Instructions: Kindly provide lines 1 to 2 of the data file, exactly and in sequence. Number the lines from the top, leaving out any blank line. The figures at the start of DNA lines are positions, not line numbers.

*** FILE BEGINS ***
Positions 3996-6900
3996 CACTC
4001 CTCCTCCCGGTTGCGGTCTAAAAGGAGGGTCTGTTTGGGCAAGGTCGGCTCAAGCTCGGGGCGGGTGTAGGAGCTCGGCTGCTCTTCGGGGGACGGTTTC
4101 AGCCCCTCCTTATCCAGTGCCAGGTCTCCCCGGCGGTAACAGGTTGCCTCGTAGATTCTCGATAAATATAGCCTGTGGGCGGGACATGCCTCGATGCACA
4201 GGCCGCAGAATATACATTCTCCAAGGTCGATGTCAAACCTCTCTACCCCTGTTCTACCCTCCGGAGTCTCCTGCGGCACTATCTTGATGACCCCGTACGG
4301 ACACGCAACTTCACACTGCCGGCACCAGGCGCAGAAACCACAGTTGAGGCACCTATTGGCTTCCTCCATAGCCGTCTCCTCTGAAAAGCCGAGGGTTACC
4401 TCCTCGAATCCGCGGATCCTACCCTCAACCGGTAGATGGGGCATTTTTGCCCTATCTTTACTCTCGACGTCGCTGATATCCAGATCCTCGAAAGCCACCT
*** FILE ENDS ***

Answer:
Positions 3996-6900
3996 CACTC